Google-backed undersea cable between US and Japan goes online tonight
Google started making investments in a number of undersea cables back in 2008, but one of its largest investments was the $300 million it invested in the FASTER cable between Japan and the U.S. West Coast. Back in 2014, Google announced that it was joining a consortium of six companies, including NEC, China Mobile, China Telecom, Global Transit and KDDI, to better connect the two countries. As the company announced today, this cable is going online tonight.
The 9,000km six-fiber pair cable can deliver up to 60 Terabits per second (Tbps) of bandwidth — or as Google’s SVP of Technical Infrastructure Urs Holzle puts it, that’s “about 10 million times faster than your cable modem.”
The cable will give Google dedicated access to 10 Tbps per second over its own pair of cables that will connect Chikura and Shima in Japan to Bandon, Oregon (putting it relatively close to the company’s The Dalles data center in the state).
It’s worth noting that Google also plans to launch its Google Cloud Platform East Asia region in Tokyo later this year and the company notes that having this dedicated bandwidth for its operations will result “in faster data transfers and reduced latency as GCP customers deliver their applications and information to customers around the globe.”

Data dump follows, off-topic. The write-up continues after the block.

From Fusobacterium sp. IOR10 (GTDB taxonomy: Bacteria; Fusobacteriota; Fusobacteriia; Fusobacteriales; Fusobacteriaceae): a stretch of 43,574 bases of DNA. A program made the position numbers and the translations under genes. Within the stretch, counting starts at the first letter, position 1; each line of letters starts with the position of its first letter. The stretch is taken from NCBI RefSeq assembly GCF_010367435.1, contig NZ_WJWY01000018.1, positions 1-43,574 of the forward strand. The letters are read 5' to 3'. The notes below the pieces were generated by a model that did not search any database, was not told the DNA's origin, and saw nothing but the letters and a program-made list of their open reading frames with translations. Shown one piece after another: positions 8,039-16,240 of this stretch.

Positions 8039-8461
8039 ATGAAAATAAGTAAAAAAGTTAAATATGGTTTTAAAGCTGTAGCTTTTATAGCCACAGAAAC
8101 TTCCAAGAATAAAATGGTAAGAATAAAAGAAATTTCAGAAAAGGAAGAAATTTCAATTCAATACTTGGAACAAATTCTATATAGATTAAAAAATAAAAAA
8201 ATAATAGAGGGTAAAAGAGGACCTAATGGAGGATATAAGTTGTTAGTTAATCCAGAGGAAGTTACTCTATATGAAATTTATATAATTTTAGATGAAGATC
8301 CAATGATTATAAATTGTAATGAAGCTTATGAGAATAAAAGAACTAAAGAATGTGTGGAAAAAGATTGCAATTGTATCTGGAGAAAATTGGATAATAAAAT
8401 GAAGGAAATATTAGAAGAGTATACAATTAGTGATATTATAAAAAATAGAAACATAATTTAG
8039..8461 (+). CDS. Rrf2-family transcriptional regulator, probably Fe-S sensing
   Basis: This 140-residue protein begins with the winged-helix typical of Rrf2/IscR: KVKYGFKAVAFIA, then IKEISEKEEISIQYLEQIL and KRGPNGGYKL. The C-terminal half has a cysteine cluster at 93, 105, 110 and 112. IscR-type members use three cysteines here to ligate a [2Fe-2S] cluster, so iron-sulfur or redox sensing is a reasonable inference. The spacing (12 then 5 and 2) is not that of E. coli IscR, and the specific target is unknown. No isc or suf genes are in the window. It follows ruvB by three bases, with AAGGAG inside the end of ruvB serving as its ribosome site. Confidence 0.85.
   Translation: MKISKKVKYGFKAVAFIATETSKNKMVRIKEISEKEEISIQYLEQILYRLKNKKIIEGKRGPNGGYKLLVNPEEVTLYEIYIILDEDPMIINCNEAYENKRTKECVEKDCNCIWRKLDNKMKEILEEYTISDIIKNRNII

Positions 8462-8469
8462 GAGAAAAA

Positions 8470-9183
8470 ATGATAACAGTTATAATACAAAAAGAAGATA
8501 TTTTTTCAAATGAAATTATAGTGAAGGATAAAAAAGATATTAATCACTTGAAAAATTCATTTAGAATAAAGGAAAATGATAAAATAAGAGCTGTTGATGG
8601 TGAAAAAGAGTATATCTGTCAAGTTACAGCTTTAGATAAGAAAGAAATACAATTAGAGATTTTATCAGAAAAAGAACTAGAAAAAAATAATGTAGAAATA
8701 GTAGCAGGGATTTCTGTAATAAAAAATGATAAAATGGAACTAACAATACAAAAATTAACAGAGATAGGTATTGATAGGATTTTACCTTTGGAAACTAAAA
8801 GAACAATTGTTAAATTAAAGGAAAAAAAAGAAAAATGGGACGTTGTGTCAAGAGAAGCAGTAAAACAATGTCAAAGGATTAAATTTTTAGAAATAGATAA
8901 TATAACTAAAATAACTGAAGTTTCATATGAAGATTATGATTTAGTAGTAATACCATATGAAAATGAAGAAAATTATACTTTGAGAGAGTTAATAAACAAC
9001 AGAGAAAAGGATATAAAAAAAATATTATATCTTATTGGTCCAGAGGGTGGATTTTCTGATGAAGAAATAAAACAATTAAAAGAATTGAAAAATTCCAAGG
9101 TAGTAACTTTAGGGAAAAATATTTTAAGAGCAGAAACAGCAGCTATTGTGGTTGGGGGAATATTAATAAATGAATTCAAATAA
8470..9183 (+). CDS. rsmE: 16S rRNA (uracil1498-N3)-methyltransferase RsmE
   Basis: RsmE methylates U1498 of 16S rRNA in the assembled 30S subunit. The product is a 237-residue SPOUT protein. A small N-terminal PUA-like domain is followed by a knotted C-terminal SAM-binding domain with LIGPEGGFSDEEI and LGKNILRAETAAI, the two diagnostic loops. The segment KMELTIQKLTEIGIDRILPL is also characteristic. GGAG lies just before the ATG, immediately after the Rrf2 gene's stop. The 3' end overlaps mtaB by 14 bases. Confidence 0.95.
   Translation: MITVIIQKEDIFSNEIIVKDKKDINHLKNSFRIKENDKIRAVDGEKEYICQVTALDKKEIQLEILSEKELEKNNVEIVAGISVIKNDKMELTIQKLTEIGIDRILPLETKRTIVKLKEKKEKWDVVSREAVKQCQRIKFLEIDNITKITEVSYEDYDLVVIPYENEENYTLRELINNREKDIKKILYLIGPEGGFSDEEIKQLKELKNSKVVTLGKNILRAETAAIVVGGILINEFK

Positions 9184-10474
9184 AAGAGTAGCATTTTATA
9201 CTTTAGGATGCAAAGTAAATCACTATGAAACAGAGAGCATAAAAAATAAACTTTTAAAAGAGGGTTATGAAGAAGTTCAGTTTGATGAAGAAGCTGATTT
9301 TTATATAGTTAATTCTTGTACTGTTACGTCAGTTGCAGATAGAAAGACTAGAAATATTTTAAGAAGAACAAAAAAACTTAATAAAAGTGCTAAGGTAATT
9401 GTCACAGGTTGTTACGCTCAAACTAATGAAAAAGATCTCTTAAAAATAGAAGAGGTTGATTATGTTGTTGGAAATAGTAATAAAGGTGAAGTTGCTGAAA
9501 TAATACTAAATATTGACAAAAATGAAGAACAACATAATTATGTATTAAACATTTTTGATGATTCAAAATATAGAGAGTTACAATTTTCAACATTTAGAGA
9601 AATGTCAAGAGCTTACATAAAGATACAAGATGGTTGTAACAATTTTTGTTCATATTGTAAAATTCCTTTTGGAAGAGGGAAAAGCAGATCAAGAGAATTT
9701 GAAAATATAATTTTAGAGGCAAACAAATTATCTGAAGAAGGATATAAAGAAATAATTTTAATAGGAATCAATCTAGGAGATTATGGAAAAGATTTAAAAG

While the focus of Google’s announcement is mostly on the connection between the U.S. and Japan, it’s worth noting that the FASTER network will also connect Japan and Taiwan over two fiber pairs that will offer an initial capacity of 20 Tbps. This extension between Taiwan and the two landing sites in Japan is 100 percent owned by Google (through its wholly owned Google Cable Bermuda subsidiary).
Google continues to make other undersea cable investments, too. To better connect the U.S. East Coast and Europe, for example, the company recently announced a partnership with Facebook to build the fastest trans-Atlantic undersea cable yet, with a capacity of 160 Tbps.